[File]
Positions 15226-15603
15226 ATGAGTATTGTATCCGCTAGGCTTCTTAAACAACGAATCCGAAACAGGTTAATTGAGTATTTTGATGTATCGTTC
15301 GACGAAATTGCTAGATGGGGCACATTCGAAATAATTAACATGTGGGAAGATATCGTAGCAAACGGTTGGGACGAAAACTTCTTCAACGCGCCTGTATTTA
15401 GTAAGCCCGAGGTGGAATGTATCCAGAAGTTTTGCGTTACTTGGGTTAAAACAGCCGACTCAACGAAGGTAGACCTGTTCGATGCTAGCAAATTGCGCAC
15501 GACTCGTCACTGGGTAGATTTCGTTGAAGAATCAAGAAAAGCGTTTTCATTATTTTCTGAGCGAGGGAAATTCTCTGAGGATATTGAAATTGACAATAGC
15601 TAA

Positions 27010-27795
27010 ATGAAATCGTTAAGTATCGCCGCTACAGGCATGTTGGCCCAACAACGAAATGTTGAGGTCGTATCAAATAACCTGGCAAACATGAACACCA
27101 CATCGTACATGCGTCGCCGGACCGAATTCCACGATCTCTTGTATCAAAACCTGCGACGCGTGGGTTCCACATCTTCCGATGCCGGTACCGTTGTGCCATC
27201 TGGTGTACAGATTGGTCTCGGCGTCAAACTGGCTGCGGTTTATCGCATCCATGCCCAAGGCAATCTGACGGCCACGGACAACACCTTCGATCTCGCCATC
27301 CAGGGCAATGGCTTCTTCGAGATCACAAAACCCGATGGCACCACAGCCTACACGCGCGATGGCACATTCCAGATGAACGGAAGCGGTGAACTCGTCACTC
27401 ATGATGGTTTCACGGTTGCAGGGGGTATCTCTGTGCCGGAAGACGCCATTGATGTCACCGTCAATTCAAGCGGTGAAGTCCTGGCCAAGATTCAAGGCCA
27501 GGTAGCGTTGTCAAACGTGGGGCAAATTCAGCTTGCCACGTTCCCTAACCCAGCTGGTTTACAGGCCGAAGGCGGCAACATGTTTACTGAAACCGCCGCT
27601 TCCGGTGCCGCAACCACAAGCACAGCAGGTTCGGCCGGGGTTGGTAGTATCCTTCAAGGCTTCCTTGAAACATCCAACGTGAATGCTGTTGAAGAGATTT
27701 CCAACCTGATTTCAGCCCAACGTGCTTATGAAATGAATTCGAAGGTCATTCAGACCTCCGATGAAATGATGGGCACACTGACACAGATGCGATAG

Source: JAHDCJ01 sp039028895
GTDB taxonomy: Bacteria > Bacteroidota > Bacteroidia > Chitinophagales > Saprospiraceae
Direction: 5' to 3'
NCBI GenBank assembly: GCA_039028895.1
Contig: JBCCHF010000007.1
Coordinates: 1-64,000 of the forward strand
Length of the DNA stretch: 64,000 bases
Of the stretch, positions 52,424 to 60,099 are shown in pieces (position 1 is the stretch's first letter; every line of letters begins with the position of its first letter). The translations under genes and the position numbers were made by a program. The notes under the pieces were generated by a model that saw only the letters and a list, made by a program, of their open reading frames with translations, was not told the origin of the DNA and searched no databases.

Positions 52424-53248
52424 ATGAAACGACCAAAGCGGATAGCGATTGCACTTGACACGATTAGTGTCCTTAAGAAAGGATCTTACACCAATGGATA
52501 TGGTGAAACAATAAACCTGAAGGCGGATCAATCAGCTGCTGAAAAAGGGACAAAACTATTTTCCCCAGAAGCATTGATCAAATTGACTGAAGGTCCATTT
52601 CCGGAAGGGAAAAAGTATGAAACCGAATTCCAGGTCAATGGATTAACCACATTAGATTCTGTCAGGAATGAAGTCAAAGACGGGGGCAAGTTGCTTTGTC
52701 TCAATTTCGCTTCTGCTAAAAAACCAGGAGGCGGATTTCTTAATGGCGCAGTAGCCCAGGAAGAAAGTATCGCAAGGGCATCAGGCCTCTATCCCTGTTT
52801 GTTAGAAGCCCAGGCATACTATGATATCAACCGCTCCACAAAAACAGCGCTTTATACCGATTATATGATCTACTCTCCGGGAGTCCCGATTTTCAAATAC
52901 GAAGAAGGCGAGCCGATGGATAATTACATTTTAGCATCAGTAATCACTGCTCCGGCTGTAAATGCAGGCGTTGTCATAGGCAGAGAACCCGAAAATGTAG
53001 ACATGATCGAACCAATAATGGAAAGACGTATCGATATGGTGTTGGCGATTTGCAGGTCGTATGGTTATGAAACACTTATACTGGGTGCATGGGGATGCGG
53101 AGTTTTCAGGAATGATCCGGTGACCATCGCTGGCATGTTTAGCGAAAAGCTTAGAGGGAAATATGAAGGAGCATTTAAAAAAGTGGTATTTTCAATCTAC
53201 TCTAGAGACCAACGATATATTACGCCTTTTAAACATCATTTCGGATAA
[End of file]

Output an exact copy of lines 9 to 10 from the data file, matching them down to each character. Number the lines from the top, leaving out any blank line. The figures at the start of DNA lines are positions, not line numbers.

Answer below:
27101 CATCGTACATGCGTCGCCGGACCGAATTCCACGATCTCTTGTATCAAAACCTGCGACGCGTGGGTTCCACATCTTCCGATGCCGGTACCGTTGTGCCATC
27201 TGGTGTACAGATTGGTCTCGGCGTCAAACTGGCTGCGGTTTATCGCATCCATGCCCAAGGCAATCTGACGGCCACGGACAACACCTTCGATCTCGCCATC